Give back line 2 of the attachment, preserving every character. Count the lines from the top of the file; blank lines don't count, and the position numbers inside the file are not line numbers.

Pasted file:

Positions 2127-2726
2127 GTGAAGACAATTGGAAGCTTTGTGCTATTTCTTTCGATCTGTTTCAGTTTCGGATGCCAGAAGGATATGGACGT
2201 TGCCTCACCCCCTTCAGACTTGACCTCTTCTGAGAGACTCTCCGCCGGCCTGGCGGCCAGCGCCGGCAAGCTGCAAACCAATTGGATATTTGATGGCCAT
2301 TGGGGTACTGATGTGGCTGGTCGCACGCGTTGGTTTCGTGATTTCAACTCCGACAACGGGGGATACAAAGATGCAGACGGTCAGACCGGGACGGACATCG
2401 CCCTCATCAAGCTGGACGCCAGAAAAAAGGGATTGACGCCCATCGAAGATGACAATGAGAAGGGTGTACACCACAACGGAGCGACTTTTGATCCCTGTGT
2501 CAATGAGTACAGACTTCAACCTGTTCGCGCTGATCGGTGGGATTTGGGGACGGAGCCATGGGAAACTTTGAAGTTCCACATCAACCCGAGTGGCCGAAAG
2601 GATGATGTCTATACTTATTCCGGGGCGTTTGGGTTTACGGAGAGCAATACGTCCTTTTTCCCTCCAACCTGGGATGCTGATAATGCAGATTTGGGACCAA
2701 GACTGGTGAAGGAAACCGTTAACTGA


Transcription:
2127 GTGAAGACAATTGGAAGCTTTGTGCTATTTCTTTCGATCTGTTTCAGTTTCGGATGCCAGAAGGATATGGACGT